Chance encounter for Obama, Bush in Dar es Salaam
Democratic President Barack Obama and Republican predecessor George W. Bush found common ground in Africa yesterday, honouring the victims of a terrorist attack in an unprecedented chance encounter a world away from home.
The US presidents had a brief, silent appearance together at a monument to victims of the 1998 embassy bombing in Dar es Salaam, Tanzania, where both coincidentally happened to be at the same time.
While the two did not speak or interact, their wives held a warm and chatty joint appearance at a summit on African women.
Initially the two presidents were not even planning to meet while in town, but first lady Michelle Obama joked as she sat next to her predecessor, "They're learning from us."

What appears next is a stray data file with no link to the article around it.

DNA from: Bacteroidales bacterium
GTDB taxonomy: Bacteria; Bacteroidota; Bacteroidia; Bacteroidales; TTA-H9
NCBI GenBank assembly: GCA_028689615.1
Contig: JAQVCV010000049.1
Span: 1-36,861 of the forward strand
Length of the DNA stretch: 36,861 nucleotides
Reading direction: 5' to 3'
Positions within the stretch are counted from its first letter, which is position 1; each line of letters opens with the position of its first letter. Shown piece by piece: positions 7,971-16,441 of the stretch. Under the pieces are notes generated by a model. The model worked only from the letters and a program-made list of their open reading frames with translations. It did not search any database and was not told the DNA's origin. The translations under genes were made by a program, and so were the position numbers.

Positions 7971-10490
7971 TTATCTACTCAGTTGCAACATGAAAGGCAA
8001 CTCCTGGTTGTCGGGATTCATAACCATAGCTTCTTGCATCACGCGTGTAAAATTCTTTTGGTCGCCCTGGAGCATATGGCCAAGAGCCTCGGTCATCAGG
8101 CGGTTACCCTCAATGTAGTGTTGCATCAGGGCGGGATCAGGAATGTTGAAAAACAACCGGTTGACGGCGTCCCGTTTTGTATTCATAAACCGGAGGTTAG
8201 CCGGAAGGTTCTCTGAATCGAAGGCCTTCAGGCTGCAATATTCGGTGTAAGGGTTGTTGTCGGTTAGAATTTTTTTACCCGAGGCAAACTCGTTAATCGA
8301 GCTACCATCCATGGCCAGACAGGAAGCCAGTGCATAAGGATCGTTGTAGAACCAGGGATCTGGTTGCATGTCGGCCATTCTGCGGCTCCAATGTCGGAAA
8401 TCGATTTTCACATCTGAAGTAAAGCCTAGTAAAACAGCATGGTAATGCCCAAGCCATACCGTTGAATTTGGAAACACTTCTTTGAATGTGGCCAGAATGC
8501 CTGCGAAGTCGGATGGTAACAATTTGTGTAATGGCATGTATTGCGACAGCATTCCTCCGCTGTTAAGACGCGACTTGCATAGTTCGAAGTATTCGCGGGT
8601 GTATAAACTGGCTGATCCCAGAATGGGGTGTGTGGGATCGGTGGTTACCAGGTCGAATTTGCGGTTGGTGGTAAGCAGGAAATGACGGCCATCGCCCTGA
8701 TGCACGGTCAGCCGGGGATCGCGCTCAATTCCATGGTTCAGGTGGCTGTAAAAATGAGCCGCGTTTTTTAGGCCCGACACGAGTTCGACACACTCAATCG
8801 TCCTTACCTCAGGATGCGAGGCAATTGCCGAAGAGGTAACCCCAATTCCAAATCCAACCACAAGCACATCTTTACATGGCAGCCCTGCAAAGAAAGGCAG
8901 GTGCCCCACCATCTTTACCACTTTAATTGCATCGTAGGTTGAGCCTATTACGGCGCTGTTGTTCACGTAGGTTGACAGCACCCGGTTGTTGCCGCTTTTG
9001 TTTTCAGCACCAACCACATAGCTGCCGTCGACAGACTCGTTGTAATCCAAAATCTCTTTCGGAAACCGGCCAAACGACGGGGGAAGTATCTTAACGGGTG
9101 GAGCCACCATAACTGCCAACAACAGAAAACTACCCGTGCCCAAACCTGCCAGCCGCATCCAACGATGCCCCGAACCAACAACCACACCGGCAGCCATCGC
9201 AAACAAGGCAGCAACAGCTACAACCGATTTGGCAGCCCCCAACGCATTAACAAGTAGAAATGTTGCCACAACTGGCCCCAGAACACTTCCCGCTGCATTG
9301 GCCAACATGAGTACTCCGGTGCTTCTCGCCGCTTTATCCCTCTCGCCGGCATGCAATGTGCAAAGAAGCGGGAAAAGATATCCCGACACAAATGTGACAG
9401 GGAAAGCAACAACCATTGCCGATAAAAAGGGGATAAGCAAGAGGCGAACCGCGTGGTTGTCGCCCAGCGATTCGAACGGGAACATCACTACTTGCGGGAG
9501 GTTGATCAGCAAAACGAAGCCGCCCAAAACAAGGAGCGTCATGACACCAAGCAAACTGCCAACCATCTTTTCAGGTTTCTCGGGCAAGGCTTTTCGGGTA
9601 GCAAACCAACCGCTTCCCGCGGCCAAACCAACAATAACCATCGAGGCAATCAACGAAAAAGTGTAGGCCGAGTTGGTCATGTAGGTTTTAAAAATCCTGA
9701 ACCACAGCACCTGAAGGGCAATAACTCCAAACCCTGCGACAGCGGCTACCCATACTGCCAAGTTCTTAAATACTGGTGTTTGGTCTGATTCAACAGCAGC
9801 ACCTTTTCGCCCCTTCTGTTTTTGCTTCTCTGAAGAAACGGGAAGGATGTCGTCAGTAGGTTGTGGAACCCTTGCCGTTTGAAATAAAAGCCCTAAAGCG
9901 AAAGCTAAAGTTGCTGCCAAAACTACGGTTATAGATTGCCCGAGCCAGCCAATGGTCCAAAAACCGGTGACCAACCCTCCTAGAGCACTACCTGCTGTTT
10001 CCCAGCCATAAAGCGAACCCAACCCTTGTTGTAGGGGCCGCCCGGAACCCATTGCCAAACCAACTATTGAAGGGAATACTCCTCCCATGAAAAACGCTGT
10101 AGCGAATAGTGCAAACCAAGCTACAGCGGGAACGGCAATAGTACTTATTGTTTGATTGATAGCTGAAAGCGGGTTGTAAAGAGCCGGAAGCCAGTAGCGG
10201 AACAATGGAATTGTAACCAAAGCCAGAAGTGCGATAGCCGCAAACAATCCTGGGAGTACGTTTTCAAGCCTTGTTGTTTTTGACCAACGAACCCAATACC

The Obamas were in Dar es Salaam on the last day of a weeklong tour of Africa, while the Bushes were hosting the summit promoting the role of African first ladies in bringing change to their countries.
Bush ended up joining the current president for the wreath-laying ceremony honouring the Tanzanian victims of the simultaneous attacks at the US embassies in Dar es Salaam and in Kenya masterminded by Osama bin Laden.
They shook hands with survivors of the attack and relatives of those killed before walking back into the embassy together after a few minutes.
Obama has spent his tenure winding down the wars in Iraq and Afghanistan and reacting to an economic downturn that Democrats blame on Bush's policies. Republicans in turn say Obama's actions have been bad for growth.
But on his three-nation African tour, Obama offered praise for the former president and described Bush's programme to battle HIV/Aids on the continent as a "crowning achievement".
Additional reporting by Agence France-Presse